Fresh off her Oscar win for Still Alice, Julianne Moore takes on a quite different role in David Cronenberg’s new film, Maps to the Stars. Moore may have earned a Golden Globe nomination and Cannes award for playing Havana Segrand, a desperate, aging actress trying to secure the “role of a lifetime,” but it’s Mia Wasikowska, who once again astounds us with her portrayal of Agatha, Havana’s new assistant.
Maps to the Stars follows two families navigating their way through the film industry. The Weiss family is on the brink of fame. Their son, Benji (Evan Bird), is filming a sequel to his popular movie franchise. His mother, Christina (Olivia Williams), is his manager and protector, and his father, Jerome (John Cusack) is a famous self-help guru and therapist. The Weiss’s strive for fame and perfection, which obviously already got to Benji since he just finished a stint in rehab. (The kid is only 13.)
Havana Segrand is battling her own demons. A movie is being developed, a biopic based on her famous mother (played by Sarah Gadon), who was also an actress. Havana wants the role desperately, and we spend much of the movie seeing her try to nab it. All the while, we watch Havana deal with her past. Her mother was abusive, and visions of her dead mom pop up and torture Havana.
All of these characters’ lives ultimately get connected by Agatha’s unexpected arrival in town.
Maps to the Stars has to be one of the most horrific black comedies I’ve ever seen. It’s twisted, uncomfortable, and satirical. Everything you would expect from a Cronenberg comedy of sorts. The way the story unravels is riveting, even if it’s not exactly great. The tones are jumbled, and for a meditation on the rich and famous, it (appropriately?) felt a little too shallow at times.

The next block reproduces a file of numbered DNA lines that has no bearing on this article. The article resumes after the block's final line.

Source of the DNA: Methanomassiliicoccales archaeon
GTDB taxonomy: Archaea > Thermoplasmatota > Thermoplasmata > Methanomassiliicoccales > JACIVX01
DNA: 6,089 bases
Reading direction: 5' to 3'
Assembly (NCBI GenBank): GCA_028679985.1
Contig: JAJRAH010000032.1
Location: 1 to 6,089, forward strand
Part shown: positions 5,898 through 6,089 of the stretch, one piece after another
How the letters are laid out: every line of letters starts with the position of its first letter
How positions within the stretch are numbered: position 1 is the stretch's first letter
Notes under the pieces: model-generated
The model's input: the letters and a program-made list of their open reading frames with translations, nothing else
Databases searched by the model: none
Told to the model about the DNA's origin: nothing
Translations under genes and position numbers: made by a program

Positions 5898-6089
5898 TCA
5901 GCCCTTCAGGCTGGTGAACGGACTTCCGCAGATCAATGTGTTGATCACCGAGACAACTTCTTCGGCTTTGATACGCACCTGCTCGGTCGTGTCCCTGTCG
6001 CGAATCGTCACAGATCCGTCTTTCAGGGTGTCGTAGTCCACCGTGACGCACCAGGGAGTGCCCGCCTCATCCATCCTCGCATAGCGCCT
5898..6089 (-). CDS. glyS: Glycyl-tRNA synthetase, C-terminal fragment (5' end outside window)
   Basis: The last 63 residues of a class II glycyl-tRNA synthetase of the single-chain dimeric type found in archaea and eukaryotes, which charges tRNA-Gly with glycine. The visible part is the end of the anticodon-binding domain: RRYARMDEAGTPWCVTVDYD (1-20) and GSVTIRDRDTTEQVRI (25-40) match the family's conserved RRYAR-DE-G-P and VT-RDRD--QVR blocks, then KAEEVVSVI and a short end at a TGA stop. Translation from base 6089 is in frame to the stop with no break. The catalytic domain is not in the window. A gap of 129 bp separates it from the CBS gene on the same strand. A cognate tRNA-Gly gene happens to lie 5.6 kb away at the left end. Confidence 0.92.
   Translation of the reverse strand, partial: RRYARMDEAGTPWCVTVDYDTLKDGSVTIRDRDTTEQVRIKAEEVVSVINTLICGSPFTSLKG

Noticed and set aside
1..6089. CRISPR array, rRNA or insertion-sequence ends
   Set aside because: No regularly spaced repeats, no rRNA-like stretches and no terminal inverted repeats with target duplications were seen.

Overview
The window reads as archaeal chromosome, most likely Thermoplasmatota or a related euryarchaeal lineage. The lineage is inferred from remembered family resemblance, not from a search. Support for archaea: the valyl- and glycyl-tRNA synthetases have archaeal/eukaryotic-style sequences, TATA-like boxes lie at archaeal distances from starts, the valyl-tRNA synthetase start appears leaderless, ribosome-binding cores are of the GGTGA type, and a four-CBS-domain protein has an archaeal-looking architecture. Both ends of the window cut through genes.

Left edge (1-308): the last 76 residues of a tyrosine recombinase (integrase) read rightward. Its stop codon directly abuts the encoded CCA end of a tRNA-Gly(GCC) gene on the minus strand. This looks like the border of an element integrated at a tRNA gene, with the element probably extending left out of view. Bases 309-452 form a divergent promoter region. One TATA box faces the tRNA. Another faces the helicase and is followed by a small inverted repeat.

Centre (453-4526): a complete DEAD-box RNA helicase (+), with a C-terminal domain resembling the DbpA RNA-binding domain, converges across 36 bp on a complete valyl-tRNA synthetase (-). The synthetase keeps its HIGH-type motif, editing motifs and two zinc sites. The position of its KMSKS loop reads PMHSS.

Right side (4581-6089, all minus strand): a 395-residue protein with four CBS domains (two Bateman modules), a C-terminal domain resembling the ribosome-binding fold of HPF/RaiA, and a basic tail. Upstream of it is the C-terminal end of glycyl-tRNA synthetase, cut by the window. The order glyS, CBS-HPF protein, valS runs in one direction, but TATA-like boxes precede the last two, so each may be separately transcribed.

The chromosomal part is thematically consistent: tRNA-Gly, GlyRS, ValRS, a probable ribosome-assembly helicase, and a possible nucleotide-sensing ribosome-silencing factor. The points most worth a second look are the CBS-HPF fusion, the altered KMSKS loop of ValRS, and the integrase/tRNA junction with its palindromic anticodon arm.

However, a combination of biting dialogue and well-acted performances make Maps to the Stars worth the watch. Wasikowska is creepy and sly as the mysterious and odd Agatha. Once her disturbing intentions are clear, “what the f…” is a more than appropriate reaction. Moore doesn’t hold back with Havana; her performance had the most gusto. Still, the rest of the supporting cast, including Robert Pattinson, are very good in their roles. I especially would like to mention Sarah Gadon for playing Havana’s mother oh-so-deviously. I appreciated that the dead mother was an actual character in the movie, and Gadon brings Havana’s nightmares to life with a noteworthy performance.
I first saw Maps to the Stars at the New York Film Festival last year, and it’s safe to say that the audience, including myself, reacted with a stunned silence after the screening. The last act is a freakin’ doozy. Despite the film’s flaws, Cronenberg lands a well-executed and very memorable ending. Fans of the director will eat Maps to the Stars up; it delivers on all of the things fans love from Cronenberg as he tackles a different genre. For everyone else, it’s a one-time movie experience that you don’t really regret but aren’t eager to have again (at least anytime soon).
Maps to the Stars opens in select theaters on February 27, 2015.